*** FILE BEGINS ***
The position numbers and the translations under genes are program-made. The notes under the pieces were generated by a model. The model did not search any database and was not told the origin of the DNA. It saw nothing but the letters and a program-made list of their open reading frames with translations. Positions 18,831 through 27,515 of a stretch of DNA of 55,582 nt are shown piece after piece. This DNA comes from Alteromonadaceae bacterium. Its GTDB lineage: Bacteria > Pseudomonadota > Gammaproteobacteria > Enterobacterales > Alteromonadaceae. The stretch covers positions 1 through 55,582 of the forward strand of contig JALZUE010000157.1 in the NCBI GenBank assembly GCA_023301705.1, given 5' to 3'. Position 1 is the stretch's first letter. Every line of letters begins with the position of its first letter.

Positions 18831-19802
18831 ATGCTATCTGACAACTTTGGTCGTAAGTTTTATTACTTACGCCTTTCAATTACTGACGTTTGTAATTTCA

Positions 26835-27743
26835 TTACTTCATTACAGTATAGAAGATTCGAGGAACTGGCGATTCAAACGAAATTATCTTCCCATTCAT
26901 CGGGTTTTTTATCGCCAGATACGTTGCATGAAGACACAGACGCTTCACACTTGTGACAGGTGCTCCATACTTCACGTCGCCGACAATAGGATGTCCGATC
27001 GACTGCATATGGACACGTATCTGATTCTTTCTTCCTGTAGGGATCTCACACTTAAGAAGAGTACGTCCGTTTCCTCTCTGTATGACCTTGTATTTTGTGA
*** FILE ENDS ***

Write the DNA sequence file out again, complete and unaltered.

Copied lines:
The position numbers and the translations under genes are program-made. The notes under the pieces were generated by a model. The model did not search any database and was not told the origin of the DNA. It saw nothing but the letters and a program-made list of their open reading frames with translations. Positions 18,831 through 27,515 of a stretch of DNA of 55,582 nt are shown piece after piece. This DNA comes from Alteromonadaceae bacterium. Its GTDB lineage: Bacteria > Pseudomonadota > Gammaproteobacteria > Enterobacterales > Alteromonadaceae. The stretch covers positions 1 through 55,582 of the forward strand of contig JALZUE010000157.1 in the NCBI GenBank assembly GCA_023301705.1, given 5' to 3'. Position 1 is the stretch's first letter. Every line of letters begins with the position of its first letter.

Positions 18831-19802
18831 ATGCTATCTGACAACTTTGGTCGTAAGTTTTATTACTTACGCCTTTCAATTACTGACGTTTGTAATTTCA

Positions 26835-27743
26835 TTACTTCATTACAGTATAGAAGATTCGAGGAACTGGCGATTCAAACGAAATTATCTTCCCATTCAT
26901 CGGGTTTTTTATCGCCAGATACGTTGCATGAAGACACAGACGCTTCACACTTGTGACAGGTGCTCCATACTTCACGTCGCCGACAATAGGATGTCCGATC
27001 GACTGCATATGGACACGTATCTGATTCTTTCTTCCTGTAGGGATCTCACACTTAAGAAGAGTACGTCCGTTTCCTCTCTGTATGACCTTGTATTTTGTGA